The Greeks of Sicily and of the Italian mainland rivaled the rest and often outdid them in the number of winners they sent to Greece, and while Crotona surpassed all other cities in the foot races and in wrestling and boxing, Sicily was more often first with her chariots and horses. That was a sort of contest in which only the richest could compete, and more than once Hiero himself carried off the palm. Then in the train of Olympic victories came the Olympic poets, and Simonides of Ceos, and Bacchylides his nephew, and Pindar himself, all came to Sicily and spent years in Syracuse, being three lyric poets of strangely different genius, but reckoned almost equal in fame while they lived. We know something of the character of each. We can call up from the depth of five and twenty centuries the still living memory of Simonides, who enjoys the singular distinction of having for discovered that poetry is a marketable production of genius, for it is recorded that he was the first poet who not only received remuneration, but exacted payment for his verses, and p81 he must therefore be looked upon as the direct literary ancestor of the modern author. Worldly, gifted, tactful and extravagant, he used to say that his poetry filled two chests, the one with thanks and the other with gold, but that when in need, he had always found the first empty. Once, when Anaxilas of Rhegium won the mule race at Olympia, — for there were mule races too, — he offered Simonides a sum of money to write an ode to him as victor. The poet thought the price too small and answered that he would not demean his genius by writing of mules. The tyrant determined to have what he wanted, increased his offer to a sum which he knew that the poet would not refuse, but wondered how the latter would extricate himself from the dilemma he had created by his first refusal. Simonides was equal to the occasion. His address to the mules began, 'All hail, ye daughters of wind-swift mares' — and the poem contained no further allusion to the hybrids. At another time he observed that it must be better to be rich than to be wise, since he always saw wise men knocking at rich men's doors. Filled with amazing vitality and love of large, age seemed to take no hold upon him; at eighty he was the winner of a poetic contest and led the Cyclic Chorus in Athens, which means that he not only composed the song and sang it, but danced round the altar with the chorus of fifty youths who sang with him; and this p82 was in Athens, the very home of satire, where to be ridiculous for an instant was to be ruined forever. He lived to the age of ninety, and we do not hear that his faculties lost their vigour nor his genius its charm.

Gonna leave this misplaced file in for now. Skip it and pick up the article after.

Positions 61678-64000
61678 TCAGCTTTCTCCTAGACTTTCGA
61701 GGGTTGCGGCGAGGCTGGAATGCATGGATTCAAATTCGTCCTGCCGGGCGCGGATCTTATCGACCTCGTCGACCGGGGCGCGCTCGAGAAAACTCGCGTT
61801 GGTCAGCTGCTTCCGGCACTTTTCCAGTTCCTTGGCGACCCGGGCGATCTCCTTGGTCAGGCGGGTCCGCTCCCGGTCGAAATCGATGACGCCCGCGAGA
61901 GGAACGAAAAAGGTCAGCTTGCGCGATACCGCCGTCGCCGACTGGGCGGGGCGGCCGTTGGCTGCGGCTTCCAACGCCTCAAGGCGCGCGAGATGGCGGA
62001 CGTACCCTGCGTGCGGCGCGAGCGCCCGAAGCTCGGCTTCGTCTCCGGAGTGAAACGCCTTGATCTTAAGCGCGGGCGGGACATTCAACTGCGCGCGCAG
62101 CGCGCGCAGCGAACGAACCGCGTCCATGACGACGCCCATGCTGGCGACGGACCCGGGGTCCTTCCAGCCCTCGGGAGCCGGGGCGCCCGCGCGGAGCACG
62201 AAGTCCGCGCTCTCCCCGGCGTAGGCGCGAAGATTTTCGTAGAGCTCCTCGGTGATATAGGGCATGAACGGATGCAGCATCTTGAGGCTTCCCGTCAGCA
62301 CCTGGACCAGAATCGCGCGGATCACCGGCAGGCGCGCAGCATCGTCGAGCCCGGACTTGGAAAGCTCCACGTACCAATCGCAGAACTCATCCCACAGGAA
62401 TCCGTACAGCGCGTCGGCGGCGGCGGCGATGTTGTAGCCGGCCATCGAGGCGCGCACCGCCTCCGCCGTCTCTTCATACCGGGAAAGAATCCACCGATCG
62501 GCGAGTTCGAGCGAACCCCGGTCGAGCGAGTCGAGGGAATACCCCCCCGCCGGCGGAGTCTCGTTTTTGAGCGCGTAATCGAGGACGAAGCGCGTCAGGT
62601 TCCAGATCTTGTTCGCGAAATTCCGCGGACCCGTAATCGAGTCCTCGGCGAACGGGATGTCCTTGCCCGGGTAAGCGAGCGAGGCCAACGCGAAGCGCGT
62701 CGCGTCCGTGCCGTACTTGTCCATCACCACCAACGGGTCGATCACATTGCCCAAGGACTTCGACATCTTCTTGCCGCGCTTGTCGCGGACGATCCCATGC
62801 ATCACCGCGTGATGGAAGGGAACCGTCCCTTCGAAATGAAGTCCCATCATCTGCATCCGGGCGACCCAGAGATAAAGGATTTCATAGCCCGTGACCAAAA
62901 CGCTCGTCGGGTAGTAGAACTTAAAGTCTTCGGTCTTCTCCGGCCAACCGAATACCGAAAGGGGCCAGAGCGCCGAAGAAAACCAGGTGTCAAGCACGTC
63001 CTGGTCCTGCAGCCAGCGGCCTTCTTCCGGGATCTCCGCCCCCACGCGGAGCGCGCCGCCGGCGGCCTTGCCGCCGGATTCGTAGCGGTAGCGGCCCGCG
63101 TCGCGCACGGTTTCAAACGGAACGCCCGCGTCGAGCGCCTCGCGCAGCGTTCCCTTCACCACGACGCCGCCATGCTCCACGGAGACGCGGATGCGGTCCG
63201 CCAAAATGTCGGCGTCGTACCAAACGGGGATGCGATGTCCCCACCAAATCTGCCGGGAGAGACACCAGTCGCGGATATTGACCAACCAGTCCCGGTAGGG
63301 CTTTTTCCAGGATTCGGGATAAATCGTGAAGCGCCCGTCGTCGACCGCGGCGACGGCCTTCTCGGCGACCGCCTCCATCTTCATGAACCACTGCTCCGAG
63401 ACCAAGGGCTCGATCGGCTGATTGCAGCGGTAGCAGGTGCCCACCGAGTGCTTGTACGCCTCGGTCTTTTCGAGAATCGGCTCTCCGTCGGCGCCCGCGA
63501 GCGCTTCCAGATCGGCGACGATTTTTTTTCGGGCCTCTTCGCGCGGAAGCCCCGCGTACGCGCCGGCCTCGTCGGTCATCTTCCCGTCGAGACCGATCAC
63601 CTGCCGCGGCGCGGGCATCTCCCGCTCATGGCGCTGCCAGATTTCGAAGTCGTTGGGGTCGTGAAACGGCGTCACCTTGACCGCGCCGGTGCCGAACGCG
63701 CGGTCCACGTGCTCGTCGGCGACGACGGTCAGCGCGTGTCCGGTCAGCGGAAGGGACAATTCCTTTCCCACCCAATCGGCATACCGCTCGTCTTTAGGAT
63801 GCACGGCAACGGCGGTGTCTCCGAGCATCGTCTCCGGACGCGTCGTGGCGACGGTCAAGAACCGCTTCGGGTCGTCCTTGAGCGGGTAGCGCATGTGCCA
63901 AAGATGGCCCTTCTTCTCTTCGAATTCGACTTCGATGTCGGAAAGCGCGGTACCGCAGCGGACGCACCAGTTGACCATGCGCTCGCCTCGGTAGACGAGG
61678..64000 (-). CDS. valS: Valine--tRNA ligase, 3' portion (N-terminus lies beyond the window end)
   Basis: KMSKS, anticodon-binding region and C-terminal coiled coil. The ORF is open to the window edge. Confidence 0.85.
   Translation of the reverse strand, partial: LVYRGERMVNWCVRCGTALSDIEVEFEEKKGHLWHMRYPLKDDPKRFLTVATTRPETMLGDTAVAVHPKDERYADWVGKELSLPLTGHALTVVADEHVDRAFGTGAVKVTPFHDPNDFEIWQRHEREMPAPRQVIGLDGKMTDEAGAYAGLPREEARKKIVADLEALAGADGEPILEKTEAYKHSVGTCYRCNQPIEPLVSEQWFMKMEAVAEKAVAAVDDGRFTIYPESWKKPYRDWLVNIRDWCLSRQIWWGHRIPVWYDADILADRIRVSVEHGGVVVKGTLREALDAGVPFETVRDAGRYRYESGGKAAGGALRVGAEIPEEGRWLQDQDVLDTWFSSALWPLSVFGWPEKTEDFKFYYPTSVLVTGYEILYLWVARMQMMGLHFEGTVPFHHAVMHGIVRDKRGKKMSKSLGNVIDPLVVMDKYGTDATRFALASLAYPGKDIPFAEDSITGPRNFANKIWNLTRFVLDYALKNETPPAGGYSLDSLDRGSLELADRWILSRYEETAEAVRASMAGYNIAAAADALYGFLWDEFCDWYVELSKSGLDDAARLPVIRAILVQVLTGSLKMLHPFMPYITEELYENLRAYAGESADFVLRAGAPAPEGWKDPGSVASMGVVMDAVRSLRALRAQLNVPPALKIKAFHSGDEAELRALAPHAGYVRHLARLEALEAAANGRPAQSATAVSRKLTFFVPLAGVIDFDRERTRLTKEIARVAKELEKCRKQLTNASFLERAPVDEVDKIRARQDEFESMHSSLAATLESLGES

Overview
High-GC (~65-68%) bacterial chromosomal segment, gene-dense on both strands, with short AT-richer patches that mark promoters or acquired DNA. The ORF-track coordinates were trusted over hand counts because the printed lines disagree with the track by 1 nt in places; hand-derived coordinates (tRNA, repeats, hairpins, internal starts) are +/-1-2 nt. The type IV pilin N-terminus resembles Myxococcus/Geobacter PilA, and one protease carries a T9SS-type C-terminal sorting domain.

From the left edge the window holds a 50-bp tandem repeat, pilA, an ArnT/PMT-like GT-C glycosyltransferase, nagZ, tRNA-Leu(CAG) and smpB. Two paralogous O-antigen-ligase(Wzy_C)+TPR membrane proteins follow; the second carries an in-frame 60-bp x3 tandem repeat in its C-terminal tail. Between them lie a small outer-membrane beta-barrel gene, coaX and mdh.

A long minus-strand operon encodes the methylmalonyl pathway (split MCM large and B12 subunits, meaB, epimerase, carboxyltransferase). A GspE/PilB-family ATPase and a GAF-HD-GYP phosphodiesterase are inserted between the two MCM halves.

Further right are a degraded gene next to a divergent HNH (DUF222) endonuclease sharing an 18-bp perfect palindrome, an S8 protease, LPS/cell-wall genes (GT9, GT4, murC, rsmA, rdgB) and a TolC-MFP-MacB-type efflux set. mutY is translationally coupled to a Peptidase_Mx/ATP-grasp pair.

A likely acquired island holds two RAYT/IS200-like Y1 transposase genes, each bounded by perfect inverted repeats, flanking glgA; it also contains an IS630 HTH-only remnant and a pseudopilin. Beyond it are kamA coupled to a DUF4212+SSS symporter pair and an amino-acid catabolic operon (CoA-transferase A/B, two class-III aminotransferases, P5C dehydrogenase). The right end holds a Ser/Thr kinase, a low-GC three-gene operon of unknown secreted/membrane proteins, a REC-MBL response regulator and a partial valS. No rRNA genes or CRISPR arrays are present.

Bacchylides, his nephew, was of different temper, though he affected to imitate the worldly wisdom of his uncle. Nothing he wrote has come down to us, but at one time Hiero esteemed him above Pindar, and the blot upon his character is his mean jealousy of the latter and his low instinct of flattery. The evil that he did lived after him, but his good verses perished, like those of Simonides.